The craving for cocaine in the United States is carving apart rainforests in Central America as narco-traffickers seek new routes to ship their drugs and expand cattle ranches to launder their profits, according to a new study.
The region has been a conduit for drugs for "40 years, since the disco era when cocaine became widely consumed," Kendra McSweeney, a geographer at Ohio State University and the study's lead author, told NBC News. What's new, she explained, is the explosion of smuggling operations based in Central America in response to increased anti-trafficking efforts in Mexico.
As the drug lords moved to the frontier lands of Guatemala and Honduras, they slashed the forests with landing strips for airplanes loaded with cocaine from South America and roads to move the goods further north, she and colleagues argue in a policy paper published Thursday in the journal Science.
What's more, the traffickers plow their profits into cattle ranches and logging operations as a means to launder drug money, McSweeney said. In Honduras alone, she and colleagues found that annual rates of deforestation quadrupled between 2007 and 2011, a time that coincides with a spike in cocaine shipments through the country.
"I have no doubt that coca production causes deforestation both directly and indirectly — and for the latter, the authors make interesting connections," Stuart Pimm, a conservation ecologist at Duke University in Durham, N.C., told NBC News in an email. He was not involved in the new study, which he noted is an attempt to find links to the drug trade amid complex patterns of deforestation that "span decades."
Activities such as illegal logging and agricultural expansion have nibbled at the forest edges for more than 20 years in Central America, McSweeney noted. "What we are seeing now," she added, "is almost cancer-like growths of really rapid forest cover change … It is a different pattern that can only be explained by the presence of narco-traffickers."
Proving the connection between drug trafficking and deforestation is tricky. Conservationists largely left the region around 2007, citing safety concerns. Drug money has hushed government officials. But efforts, for example, to trace land ownership records in Guatemala paint a picture of new holdings under a single family, one that everyone knows is "a narco family," McSweeney said.
That the drug trade causes deforestation "is quite clearly true," Bruce Bagley, who studies U.S.-Latin American relations with an emphasis on drug trafficking and security issues at the University of Miami in Florida, told NBC News. He was not involved in the new paper. In addition to landing strips and money laundering, forests fall to drug plantations and associated eradication efforts, he noted.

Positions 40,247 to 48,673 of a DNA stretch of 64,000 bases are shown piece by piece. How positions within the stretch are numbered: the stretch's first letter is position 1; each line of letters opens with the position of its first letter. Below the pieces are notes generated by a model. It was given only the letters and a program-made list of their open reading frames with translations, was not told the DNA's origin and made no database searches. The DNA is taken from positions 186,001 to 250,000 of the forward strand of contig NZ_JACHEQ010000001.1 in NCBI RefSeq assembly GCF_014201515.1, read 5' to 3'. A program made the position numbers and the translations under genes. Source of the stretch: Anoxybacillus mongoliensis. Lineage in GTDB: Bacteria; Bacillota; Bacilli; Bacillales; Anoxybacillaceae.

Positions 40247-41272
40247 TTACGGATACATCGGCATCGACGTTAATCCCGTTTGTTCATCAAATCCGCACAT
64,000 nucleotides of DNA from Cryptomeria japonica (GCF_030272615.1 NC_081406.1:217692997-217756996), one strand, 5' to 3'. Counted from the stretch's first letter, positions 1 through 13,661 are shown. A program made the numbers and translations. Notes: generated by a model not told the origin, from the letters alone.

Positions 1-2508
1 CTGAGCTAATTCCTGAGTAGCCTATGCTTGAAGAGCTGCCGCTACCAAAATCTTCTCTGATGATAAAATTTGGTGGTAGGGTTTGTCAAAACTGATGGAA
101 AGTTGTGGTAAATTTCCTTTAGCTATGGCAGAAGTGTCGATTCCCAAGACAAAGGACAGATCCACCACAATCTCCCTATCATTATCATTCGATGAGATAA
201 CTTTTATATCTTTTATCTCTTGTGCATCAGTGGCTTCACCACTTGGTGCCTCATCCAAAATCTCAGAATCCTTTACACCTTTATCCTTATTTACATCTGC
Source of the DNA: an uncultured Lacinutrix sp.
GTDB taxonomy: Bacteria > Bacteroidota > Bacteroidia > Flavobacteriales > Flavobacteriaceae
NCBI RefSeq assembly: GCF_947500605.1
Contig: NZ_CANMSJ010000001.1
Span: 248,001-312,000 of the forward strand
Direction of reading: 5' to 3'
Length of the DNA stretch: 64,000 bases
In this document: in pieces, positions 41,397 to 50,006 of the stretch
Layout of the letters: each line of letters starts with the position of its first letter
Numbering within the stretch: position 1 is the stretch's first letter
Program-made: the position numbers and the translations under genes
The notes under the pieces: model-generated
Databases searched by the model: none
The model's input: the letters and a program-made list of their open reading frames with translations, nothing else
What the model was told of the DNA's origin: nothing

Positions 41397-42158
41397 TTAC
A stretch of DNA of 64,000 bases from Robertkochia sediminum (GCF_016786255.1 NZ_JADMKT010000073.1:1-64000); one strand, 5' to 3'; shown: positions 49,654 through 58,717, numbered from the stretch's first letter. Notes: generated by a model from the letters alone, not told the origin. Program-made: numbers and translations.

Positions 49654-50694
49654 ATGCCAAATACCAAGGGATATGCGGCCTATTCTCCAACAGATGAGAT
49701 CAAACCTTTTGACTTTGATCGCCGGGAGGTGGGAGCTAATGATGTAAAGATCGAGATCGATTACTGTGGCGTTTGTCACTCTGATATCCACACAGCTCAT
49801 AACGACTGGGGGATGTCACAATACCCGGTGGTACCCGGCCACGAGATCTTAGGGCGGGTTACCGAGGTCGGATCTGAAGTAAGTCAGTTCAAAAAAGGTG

The question, he added, is what to do about it?
McSweeney and colleagues support a shift away from the policy of chasing drug traffickers to one focused on the demand side. Such a move is part of policy reform conversations underway at the Washington-based Organization of American States which released a report in 2013 that examines the shortfalls of the war on drugs.
What the demand-side focus should look like is up for debate, but some form of decriminalization or legalization of drugs may be in the cards, McSweeney noted. That strategy could take away profits from the traffickers.
"The more money and weapons you throw at trafficking, the higher the rewards for the people who make it through your net," she explained. "So as long as the focus is on trafficking, the profits that accrue to successful traffickers are staggering and those profits are what fund deforestation through the laundering, it is what funds the corruption."
Legalization experiments are already underway throughout the Americas, including marijuana in Colorado and Washington as well as Uruguay in South America, Bagley noted. Elsewhere in Latin America, such as Colombia, possession of personal doses of drugs has been decriminalized.
Going forward, he said, "We are going to see a lot of experimentation on alternative paradigms that move away from the prohibitionist model and the highly repressive US-led war on drugs that we have been championing for more than 40 years."
John Roach is a contributing writer for NBC News. He started this role in November of 2005. Roach is responsible for environmental coverage on the website. Roach has also contributed to National Geographic News, MSN, and other outdoor and environment related media outlets. To learn more about him, visit his website.